Chinua Achebe's classic novel about Africa, Things Fall Apart, turns fifty this year. Last night Achebe appeared at NYC's Town Hall, in a tribute sponsored by the writers' organization PEN American Center, among others. He was interviewed recently by the Village Voice. Until I read the Voice article, I didn't realize that the Nigerian-born author lives in the U.S. and teaches at Bard College. And I'm glad to hear kids are reading Things Fall Apart; I'd been thinking that it would be a good fit for teenagers. Achebe told journalist Carol Cooper,
The number of children who are reading Things Fall Apart in high school has increased enormously, especially among the students who take my classes. For me, that's a very good sign. Because this generation has a lot of responsibility waiting for it. And how they link up with others their age in distant places may well determine how our civilization survives in this century.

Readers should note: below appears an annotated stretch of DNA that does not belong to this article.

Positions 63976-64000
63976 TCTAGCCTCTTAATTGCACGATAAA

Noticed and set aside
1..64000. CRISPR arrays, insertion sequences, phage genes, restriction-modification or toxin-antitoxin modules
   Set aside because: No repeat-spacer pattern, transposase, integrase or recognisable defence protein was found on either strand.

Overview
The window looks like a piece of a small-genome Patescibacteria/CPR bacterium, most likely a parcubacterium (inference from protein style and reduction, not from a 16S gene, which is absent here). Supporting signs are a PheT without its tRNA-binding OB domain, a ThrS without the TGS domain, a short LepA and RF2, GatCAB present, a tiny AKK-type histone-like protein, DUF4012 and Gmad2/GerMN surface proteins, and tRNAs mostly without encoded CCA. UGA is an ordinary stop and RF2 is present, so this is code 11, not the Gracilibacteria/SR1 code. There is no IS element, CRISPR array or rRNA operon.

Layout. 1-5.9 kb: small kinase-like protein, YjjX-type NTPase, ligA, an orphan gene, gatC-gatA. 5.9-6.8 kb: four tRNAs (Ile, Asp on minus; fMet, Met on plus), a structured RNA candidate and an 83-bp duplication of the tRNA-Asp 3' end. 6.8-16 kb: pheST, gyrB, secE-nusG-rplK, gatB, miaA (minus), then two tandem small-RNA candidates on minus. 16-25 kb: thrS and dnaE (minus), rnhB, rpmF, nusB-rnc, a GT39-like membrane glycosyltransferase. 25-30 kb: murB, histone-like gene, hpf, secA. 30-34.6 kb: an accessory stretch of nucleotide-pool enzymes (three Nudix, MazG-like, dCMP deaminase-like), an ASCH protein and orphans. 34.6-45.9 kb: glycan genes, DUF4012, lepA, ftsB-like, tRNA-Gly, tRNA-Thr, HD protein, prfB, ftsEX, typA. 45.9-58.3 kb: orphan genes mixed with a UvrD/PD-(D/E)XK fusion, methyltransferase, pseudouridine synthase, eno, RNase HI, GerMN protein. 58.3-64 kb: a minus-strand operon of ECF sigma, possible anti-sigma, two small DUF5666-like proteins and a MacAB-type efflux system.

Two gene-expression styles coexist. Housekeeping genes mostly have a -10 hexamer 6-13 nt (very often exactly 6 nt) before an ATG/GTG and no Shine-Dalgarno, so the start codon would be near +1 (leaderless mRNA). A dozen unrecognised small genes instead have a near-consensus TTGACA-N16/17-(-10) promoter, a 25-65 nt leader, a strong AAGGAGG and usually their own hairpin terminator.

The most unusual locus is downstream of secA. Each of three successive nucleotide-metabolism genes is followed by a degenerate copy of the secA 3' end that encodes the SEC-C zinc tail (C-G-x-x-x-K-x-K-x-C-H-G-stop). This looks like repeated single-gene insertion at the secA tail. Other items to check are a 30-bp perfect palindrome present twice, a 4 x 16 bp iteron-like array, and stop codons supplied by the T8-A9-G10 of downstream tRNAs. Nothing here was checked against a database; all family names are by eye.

In the Chronicle of Higher Education, you'll find another good piece, by Peter Monaghan, which situates Things Fall Apart, and other work by Achebe, in a literary context. If you're not familiar with the novel or the author, this article is a good place to start.